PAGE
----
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Centreville High Raising Funds for Artificial-turf Fields

Centreville High Athletic Director Jimmy Sanabria holds examples of the bricks helping to fund artificial-turf fields for the school.

Centreville High Athletic Director Jimmy Sanabria holds examples of the bricks helping to fund artificial-turf fields for the school.

— Brick by brick, Centreville High is raising money to install two, artificial-turf, athletic fields to replace the school’s existing grassy ones. It’s nearing its goal, but still needs more funds to bring its plan to fruition.

“Since last August, we’ve been selling name bricks and will construct a brick wall honoring the donors at the entrance to the football stadium,” said Wildcat Athletic Director Jimmy Sanabria. “The wall will be put up before the first football game in the fall, when the Wildcats will defend their regional title.”

How To Help

  • Buy a brick: They may be engraved with names of children, families, graduates, companies, graduation year, etc. The 4x8-inch size costs $100 and can hold 18 characters and three lines. The 8x8-inch size costs $250 and can hold six lines, 18 characters per line.

Go to www.bricksrus.com... or www.wearecville.com for more information and to place an order. Souvenir bricks may also be purchased.

  • Cats Casino Night: This fund-raiser is slated for Saturday, June 2, from 7:30-10:30 p.m., at Paradise Springs Winery, 13219 Yates Ford Road in Clifton. Tickets are $100/couple or $75/individual and include three hours of gambling, refreshment tickets or tastings, heavy hors d’oeuvres, raffle prizes, music and dancing.

For more information, call Centreville’s Student Activities Department at 703-802-5416 or visit www.wearecville.com. Also buy tickets at that Web site.

The bricks are personalized and engraved and come in two sizes for either $100 or $250. People may buy them at www.bricksrus.com/order/cvhsturf and also see a preview of their actual brick there. It’s a project important not only to the school, but to children playing youth sports, as well. They, too, will benefit from the installation of artificial turf at Centreville.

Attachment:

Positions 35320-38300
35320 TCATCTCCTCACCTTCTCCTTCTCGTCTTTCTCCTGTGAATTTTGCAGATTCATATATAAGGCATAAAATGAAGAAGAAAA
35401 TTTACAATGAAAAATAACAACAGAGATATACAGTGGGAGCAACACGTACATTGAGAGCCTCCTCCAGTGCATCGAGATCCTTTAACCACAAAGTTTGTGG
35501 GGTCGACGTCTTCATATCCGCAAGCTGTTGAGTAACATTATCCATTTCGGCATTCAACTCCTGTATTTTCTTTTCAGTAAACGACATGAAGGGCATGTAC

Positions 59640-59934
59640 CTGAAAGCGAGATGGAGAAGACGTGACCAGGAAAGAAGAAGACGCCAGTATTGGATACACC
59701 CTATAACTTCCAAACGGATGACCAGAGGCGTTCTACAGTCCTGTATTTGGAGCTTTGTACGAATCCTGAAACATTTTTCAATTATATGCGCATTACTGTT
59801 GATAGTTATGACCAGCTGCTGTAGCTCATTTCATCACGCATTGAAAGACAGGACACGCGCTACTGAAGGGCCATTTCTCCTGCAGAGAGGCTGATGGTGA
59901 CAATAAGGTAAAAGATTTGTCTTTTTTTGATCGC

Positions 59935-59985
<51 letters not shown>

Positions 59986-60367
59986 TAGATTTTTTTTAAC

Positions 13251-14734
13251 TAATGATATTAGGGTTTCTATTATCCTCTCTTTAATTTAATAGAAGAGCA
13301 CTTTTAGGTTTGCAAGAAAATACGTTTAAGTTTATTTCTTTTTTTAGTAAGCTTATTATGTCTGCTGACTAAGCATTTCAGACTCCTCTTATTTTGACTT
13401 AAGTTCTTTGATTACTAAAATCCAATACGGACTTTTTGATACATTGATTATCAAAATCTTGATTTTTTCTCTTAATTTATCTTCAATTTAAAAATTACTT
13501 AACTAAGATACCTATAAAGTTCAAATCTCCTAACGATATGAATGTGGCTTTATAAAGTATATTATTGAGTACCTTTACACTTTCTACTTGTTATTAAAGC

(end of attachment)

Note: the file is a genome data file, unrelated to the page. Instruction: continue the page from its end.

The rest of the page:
“SYA has never been able to come here because there aren’t enough fields,” said Sanabria. “Real, grass fields have to rest, be reseeded and grow for the high-school seasons, and cleats, weather and usage hurt the fields. As a result, we’re always fighting for space; so our practice and game fields have never been used by anyone but the school.”

The fields are also needed on a daily basis by the P.E. classes. Currently, when the fields are soaked because it’s rained all night, they can’t be used. “So we’ll group in the gym,” said P.E. Department Chairman Katherin Strobl. “But it’s hard to teach there if too many classes are in there at the same time.” So with artificial turf, she said, “The kids would get more play time and be more active.”

Heavy rains won’t be a problem with synthetic material, Sanabria explained, because “the new fields will just absorb and drain the water. We’ll be able to jump right on them. And parents will be able to plan their days because games won’t have to be cancelled and rescheduled [due to rain or field conditions].”

“It’ll also decrease game delays after lightning, for example,” added Strobl. “There won’t be puddles and big chunks of grass taken out.”

With SYA teams playing at Centreville, said Sanabria, the school will become a place “where the community can come and watch their kids play.”

“And [both parents and children] can start making a connection to the school, if they’re going to go here,” said Strobl.